There’s nothing more disheartening than watching your plants that you’ve nurtured and cared for succumb to a plague of little suckers or dissolve under a blanket of fur.
The first step to keeping your plants happy and healthy is to ensure their environment isn’t a haven for unwanted organisms. Much of this has to do with encouraging natural predators into your growing space. Make ladybirds happy and you won’t have an aphid problem. Keep the ground beetles coming and they’ll help take care of slugs. Keep your soil healthy and the nematodes will help out. Encourage everything from dragonflies to bats, and they’ll all help with pest control. I will write something further about natural predators in another post, but for this post, let’s concentrate on what to do to resolve a problem once you have it.
The second thing to remember is that bugs are a normal part of a garden, many bugs are beneficial or neutral to your plant, and a small amount of even the plant sucking varieties will do your plants no harm and will provide food for their predators. On the other hand, you don’t want an infestation so keep an eye out for particular problem bugs and use one of the methods below to control them, remembering that you are controlling not completely eliminating them.
Many of these remedies involve spraying your plants. When doing this first test spray a small portion of the plant or leaf and wait overnight to see how it fares. Always spray your plants early in the morning or in the evening to avoid burning them or reacting badly because of the heat. Do not add more spray or increase the strength if you are not getting good results as this could harm your plant or drive away predator bugs that eat the bad bugs. Experiment with different repellents to see which one works best for your plants.
Here are some of the common plant problems you may encounter:
If you have an attack of powdery mildew on your leaves, or maybe your seedlings are surrounded by hairy mold, one of the best things you can use is cinnamon. Cinnamon is a fantastic fungicide whilst also being great for your plants. You can also use it as a rooting hormone, helping to heal plant wounds, and even deterring ants. It can be applied directly to the soil or plant, or made into a liquid for spraying leaves. Simply add cinnamon to water and allow it to stew overnight, then strain and decant into a spray bottle.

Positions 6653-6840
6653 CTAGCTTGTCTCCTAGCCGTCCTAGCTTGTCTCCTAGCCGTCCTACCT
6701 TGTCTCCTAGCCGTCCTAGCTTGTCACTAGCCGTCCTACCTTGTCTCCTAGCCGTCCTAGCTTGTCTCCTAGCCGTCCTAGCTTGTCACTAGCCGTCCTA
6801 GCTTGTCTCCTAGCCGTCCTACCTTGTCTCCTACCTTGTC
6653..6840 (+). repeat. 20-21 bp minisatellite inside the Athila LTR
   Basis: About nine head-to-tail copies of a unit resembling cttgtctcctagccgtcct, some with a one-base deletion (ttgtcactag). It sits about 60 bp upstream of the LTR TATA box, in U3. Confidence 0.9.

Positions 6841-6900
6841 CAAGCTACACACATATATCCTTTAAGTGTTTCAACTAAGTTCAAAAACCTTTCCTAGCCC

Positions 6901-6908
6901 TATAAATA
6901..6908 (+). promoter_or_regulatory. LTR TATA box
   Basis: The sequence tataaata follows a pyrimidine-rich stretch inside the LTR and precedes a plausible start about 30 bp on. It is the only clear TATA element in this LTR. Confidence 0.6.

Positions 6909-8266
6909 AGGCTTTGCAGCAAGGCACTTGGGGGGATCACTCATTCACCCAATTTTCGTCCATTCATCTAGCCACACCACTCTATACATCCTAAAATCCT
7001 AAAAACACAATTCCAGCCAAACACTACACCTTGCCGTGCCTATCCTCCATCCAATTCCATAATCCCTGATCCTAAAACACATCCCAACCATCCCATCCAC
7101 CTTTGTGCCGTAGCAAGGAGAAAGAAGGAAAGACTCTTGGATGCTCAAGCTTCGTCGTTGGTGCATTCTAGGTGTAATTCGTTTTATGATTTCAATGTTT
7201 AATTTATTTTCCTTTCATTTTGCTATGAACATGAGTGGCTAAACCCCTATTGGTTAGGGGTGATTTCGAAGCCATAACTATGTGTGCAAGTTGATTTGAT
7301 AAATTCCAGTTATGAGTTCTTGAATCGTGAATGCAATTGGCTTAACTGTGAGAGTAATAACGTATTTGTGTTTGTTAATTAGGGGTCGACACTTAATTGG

For peach leaf curl: remove affected leaves (even dropped ones). Give the tree extra feed to recover (compost tea, spent coffee ground for nitrogen, epson salts for magnesium). Spray the entire tree with oregano oil (6-7 ml oregano oil diluted in16 0z of water ) at least twice a year (once before buds develop).
Aphids and other soft-bodied pests
Aphids, mites, mealybugs, whitefly, leafhoppers, the list goes on and on.. all these little pests suck the life from your plants. There are a few natural remedies you can try for these buggers, mainly involving using the natural spray remedies listed below, ensuring to get the underside of the leaves. My favourite that has worked well for all the pest problems I’ve had so far is the garlic/onion/chilli spray.
You can also make your own sticky trap for aphids by coating something with yellow with vaseline; an upturned plastic cup on a stick does this well.
Worms and Caterpillers
To deal with these little leaf munchers, simply sprinkle baking soda on your brassicas.
The hornworm in particular can be a challenge, but sprinkling with cornstarch can help to suffocate them and make removing them for disposal an easier job.
To curb attacks, try making a mash of marigold leaves and flowers, and soak in water for 24 hours. Strain the solids, and add another 1.5 quarts of water plus a drop of liquid castille soap before spraying.
I’ve written a whole post on slugs that you can find here. My favorite methods are surrounding your patch with copper, in combination with beer traps.
Basic Oil and Soap
Mix 1 tbsp of soap and 2 tbsp of oil with 2 cups of water for a basic insecticidal spray for plants.
For added insecticidal power it with one of the other remedies listed below.
Add a spoon of baking soda for added fungicidal repellant.
Spicy does it
Garlic, onion, chilli, and horseradish are all natural repellants.
Make a spray by mixing one or a combination of these (crushed) with water. Leave to brew overnight, then strain and spray on the plant as an insecticidal.
Another insecticidal remedy is to simply boil rhubarb leaves in water for 20 minutes, and when cool strain into a spray bottle.
Mix 8 ounces of Hydrogen Peroxide, a gallon of water and 8 ounces of sugar together for a long lasting formula to spray on plants and leaves that can act as both an insecticidal and antifungal. Be sparing with this one, I’ve had some experience of leaves being unhappy with it.